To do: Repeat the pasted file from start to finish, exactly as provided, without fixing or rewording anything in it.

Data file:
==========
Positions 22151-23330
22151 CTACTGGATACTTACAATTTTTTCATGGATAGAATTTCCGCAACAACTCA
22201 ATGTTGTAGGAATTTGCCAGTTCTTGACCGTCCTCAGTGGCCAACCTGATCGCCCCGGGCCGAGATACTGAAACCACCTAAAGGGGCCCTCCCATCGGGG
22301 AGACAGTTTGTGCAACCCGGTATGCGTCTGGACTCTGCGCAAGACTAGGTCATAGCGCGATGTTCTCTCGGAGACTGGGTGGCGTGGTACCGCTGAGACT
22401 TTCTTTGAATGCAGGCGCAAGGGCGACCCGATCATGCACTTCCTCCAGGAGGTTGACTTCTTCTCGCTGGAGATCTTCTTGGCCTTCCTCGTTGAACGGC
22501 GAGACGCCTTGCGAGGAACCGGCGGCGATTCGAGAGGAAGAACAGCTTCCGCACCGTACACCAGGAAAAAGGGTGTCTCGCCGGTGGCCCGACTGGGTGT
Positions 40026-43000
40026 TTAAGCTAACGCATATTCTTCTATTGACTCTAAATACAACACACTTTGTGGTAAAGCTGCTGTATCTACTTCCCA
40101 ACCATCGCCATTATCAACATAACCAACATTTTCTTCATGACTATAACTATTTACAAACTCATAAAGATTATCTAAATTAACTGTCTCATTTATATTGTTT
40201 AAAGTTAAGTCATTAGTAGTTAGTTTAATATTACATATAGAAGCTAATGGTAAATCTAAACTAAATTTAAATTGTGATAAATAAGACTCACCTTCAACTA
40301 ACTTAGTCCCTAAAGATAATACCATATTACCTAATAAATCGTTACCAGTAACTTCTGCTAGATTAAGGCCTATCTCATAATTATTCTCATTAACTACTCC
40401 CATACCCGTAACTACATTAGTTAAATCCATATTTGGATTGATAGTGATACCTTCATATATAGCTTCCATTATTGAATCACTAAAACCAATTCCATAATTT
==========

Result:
Positions 22151-23330
22151 CTACTGGATACTTACAATTTTTTCATGGATAGAATTTCCGCAACAACTCA
22201 ATGTTGTAGGAATTTGCCAGTTCTTGACCGTCCTCAGTGGCCAACCTGATCGCCCCGGGCCGAGATACTGAAACCACCTAAAGGGGCCCTCCCATCGGGG
22301 AGACAGTTTGTGCAACCCGGTATGCGTCTGGACTCTGCGCAAGACTAGGTCATAGCGCGATGTTCTCTCGGAGACTGGGTGGCGTGGTACCGCTGAGACT
22401 TTCTTTGAATGCAGGCGCAAGGGCGACCCGATCATGCACTTCCTCCAGGAGGTTGACTTCTTCTCGCTGGAGATCTTCTTGGCCTTCCTCGTTGAACGGC
22501 GAGACGCCTTGCGAGGAACCGGCGGCGATTCGAGAGGAAGAACAGCTTCCGCACCGTACACCAGGAAAAAGGGTGTCTCGCCGGTGGCCCGACTGGGTGT
Positions 40026-43000
40026 TTAAGCTAACGCATATTCTTCTATTGACTCTAAATACAACACACTTTGTGGTAAAGCTGCTGTATCTACTTCCCA
40101 ACCATCGCCATTATCAACATAACCAACATTTTCTTCATGACTATAACTATTTACAAACTCATAAAGATTATCTAAATTAACTGTCTCATTTATATTGTTT
40201 AAAGTTAAGTCATTAGTAGTTAGTTTAATATTACATATAGAAGCTAATGGTAAATCTAAACTAAATTTAAATTGTGATAAATAAGACTCACCTTCAACTA
40301 ACTTAGTCCCTAAAGATAATACCATATTACCTAATAAATCGTTACCAGTAACTTCTGCTAGATTAAGGCCTATCTCATAATTATTCTCATTAACTACTCC
40401 CATACCCGTAACTACATTAGTTAAATCCATATTTGGATTGATAGTGATACCTTCATATATAGCTTCCATTATTGAATCACTAAAACCAATTCCATAATTT